Reasons To Accept The Gospels' Traditional Authorship
Non-Christian scholars and laypeople alike have argued that we don't know or can't know who wrote the gospels. The gospels are written anonymously, they say, and the names attached to them as we find them in our English Bibles were given to them as a scheme to make their content more credible. After all, if the people writing these things were actually there, that boosts their credibility, doesn't it? The Non-Christian charge that Matthew didn't really write Matthew, that John didn't really write John, etc. These were written by people whose identities remain unknown and they attached the names to the gospels to make their claims about Jesus seem legit.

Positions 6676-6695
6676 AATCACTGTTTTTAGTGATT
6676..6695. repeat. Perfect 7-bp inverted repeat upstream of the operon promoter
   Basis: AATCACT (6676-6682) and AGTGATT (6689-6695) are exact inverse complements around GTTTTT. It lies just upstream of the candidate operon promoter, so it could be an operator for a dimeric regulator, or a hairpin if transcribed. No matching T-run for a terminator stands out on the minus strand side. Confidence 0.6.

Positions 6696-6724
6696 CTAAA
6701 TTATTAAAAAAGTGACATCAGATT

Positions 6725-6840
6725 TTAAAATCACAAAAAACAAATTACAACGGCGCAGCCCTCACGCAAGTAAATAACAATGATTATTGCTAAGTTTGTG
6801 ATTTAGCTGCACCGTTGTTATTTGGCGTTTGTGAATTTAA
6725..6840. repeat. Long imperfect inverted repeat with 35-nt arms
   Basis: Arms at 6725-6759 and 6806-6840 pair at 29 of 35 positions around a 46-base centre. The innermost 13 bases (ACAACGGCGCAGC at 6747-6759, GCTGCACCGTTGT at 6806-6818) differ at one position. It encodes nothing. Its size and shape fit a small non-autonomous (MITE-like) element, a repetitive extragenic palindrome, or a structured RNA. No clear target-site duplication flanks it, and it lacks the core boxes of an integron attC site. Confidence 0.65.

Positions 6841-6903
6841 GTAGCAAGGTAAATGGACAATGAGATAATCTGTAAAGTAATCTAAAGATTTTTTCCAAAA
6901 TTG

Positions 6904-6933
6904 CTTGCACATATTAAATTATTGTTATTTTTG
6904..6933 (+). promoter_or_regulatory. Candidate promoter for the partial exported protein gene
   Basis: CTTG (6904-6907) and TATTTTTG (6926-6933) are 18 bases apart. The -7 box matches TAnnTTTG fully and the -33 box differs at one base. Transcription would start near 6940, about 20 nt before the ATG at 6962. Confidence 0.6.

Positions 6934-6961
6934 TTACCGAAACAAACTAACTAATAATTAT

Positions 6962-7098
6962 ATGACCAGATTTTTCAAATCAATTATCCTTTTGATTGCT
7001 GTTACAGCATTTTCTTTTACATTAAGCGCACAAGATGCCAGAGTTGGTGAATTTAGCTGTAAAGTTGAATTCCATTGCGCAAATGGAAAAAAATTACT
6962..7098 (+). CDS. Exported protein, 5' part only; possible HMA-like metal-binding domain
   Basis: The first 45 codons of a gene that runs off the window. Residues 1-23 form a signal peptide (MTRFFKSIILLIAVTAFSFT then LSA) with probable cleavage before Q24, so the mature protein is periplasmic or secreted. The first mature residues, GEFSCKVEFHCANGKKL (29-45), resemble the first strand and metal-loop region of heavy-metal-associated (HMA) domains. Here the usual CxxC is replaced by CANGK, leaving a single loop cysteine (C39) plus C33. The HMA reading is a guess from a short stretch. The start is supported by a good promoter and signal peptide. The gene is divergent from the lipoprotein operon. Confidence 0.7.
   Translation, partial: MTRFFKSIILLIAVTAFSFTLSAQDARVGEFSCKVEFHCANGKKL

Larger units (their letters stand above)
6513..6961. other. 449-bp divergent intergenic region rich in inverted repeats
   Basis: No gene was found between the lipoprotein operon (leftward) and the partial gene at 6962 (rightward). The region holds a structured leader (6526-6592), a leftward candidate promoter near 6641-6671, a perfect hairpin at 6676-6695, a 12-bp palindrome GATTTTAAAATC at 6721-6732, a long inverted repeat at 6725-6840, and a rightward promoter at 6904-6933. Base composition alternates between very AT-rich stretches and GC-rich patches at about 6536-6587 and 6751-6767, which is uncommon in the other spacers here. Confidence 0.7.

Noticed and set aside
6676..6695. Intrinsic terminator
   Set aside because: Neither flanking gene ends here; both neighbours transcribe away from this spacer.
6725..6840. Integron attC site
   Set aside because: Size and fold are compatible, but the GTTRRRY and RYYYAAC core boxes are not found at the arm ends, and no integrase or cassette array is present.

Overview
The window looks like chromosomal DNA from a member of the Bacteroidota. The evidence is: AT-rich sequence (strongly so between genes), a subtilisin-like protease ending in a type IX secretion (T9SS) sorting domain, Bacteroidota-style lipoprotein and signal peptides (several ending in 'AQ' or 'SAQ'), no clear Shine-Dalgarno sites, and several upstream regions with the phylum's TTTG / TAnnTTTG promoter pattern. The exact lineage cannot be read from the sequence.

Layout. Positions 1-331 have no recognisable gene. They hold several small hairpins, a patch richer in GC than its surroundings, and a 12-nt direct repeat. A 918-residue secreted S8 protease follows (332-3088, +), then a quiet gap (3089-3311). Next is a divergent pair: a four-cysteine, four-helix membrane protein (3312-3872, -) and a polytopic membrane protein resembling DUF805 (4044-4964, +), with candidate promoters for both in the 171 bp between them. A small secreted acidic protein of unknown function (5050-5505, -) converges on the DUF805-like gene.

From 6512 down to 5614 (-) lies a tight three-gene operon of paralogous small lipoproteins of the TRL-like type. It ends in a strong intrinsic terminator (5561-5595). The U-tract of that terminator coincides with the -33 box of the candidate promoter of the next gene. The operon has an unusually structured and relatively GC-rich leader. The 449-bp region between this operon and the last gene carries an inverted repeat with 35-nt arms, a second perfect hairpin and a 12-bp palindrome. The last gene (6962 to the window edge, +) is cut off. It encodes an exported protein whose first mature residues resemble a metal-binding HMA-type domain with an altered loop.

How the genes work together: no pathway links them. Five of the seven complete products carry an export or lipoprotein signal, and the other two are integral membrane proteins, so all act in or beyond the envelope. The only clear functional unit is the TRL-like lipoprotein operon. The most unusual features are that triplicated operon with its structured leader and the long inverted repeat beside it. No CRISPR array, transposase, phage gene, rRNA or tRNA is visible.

However, I think there are some good reasons to believe that the names attached to these gospels really are the people who wrote them and that the skeptics are wrong. This will not be an exhaustive treatment of the gospel authorship issue, but let me briefly mention three reasons we can believe in the traditional authorship of the gospels.
Reason 1: If people wanted to make up names for the authors of the 4 canonical gospels, they would most likely have chosen weightier names for them.